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Herbal remedies for asthma


Overheard in a post office recently was a comment from one person to another, with the effect that a grandchild was being properly treated with natural herbal remedies for its asthma, and wasn't the mother doing a good thing. Hard to bite one's tongue, sometimes, but without the exact evidence to hand, or even with it, silence is golden.

Given that about four million people in the UK have asthma, the question about efficacy of alternative therapies will be a frequently-asked question. How can it be answered? A systematic review has found all the randomised trials of herbal remedies [1]. How should we think about evaluating that evidence to reach our own conclusions when the question is asked of us?


Searching for studies was very thorough. It consisted of using a range of electronic databases, including the Cochrane Library, with a limit at end 1999. Other files and researchers were interrogated, No language limitation was imposed. Any randomised trial of any herbal remedy was included.

Asthma diagnosis allowed use of recognised criteria or reversible airway constriction. Outcomes were lung function tests, symptoms, use of medicines and events like healthcare use, days lost from work or school, or steroid use. In the review, lung function tests were used, with a change of 15% or more considered clinically relevant.


Seventeen randomised trials were found, six using traditional Chinese medicines, eight using traditional Indian preparations, and three others. No two studies used the same herbal remedy in the same preparation, as best we can tell. Only nine of these trials were described as double blind, and the overall methodological quality was poor. Using a scale of up to five points for methodological quality [2], 10 trials scored two points or fewer, four scored 3 and three scored 4. Nine of the 17 trials reported a clinically relevant improvement in lung function scores.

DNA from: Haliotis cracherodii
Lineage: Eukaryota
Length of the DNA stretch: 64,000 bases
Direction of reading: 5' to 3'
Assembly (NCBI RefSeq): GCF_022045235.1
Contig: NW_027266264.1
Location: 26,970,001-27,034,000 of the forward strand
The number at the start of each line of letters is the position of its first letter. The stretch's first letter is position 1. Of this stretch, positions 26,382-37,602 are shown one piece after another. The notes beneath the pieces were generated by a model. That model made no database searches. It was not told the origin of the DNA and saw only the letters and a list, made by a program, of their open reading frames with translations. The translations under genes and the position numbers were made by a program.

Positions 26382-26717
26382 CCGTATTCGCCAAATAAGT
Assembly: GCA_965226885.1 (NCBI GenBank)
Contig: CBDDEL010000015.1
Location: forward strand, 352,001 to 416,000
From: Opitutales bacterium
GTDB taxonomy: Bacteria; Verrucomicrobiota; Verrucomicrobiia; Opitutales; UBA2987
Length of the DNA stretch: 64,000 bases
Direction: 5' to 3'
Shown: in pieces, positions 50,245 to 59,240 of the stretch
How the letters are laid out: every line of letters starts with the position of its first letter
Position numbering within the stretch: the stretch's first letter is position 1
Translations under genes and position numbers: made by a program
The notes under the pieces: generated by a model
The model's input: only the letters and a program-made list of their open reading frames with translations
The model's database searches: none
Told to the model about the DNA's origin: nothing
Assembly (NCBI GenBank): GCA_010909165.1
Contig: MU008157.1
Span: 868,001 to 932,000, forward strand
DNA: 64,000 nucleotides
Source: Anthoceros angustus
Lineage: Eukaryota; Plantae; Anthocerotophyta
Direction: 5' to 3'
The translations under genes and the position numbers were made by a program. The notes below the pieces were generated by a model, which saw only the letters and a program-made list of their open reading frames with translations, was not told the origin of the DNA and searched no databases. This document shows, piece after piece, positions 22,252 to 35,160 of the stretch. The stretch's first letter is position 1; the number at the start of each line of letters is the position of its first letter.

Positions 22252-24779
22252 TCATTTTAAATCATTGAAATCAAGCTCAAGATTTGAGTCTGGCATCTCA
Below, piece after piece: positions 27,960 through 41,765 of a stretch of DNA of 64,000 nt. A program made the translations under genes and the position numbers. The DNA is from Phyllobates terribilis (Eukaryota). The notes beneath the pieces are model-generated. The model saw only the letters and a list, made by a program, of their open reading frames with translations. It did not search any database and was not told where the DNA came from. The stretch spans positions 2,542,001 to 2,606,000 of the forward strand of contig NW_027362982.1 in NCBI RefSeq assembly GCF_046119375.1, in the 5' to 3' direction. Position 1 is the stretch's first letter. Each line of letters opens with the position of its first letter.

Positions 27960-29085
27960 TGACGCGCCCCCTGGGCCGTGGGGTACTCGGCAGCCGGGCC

This brief rehearsal of the results does not do justice to a fine review that summarises each of the seventeen studies and is thoughtful. The review concludes that there is no definitive evidence for any herbal preparation, and the discussion on the potential for harm is informed and informative. But there is an opportunity to use the results to hone our skills about how to think beyond the bare result, even if it is statistically significant. This means thinking about quality, bias, validity and relevance.

What we might want to do is to consider what criteria evidence from randomised trials has to meet before becoming acceptable. We know, for instance, that studies with a quality score of 2 or less tend to be more positive in their results, a form of quality bias. So studies may have to have quality scores of three or more. Then there is the validity question. Asthma is a chronic disorder, so for relevance we might want to use only studies that have a duration of at least four weeks.

If we use only those criteria, what do the results look like in terms of the number of studies that meet them? The Table shows this. The number of studies with quality score of at least 3, and a duration of four weeks or more is three, all traditional Indian remedies.

Table: Randomised trials of herbal remedies for asthma

Table: Randomised trials of herbal remedies for asthma
Type of herbal remedy Total number of studies Number with quality score 3 or more And with duration 4 weeks or more And have result favouring herbal remedy
Chinese 6 0 0 0
Indian 8 5 3 1*
Other 3 2 0 0
* note that this study, published in 1974, had peak benefit at four weeks

Only one of these has positive outcomes. This study, published in 1974, had 123 bronchial asthmatics (age unreported) enrolled and measured lung function at various times over 12 weeks. The peak benefits were at four weeks.

Now we could have chosen other criteria of validity, like size (small trials may be biased). Or we could have chosen year of publication (we want up-to-date information) or place conducted (concerned about geographical bias). But we don't need them, and if we did use them, we'd get much the same answer.

The point, at the end, is this. The evidence for effectiveness for herbal remedies in asthma doesn't amount to a hill of beans. Those who promote them do a disservice to consumers. We can be confident that no-one has a clue whether they work or not, and that no conventional medicine would be licensed with the evidence available.


  1. H Huntley, E Ernst. Herbal remedies for asthma: a systematic review. Thorax 2000 55: 925-929.
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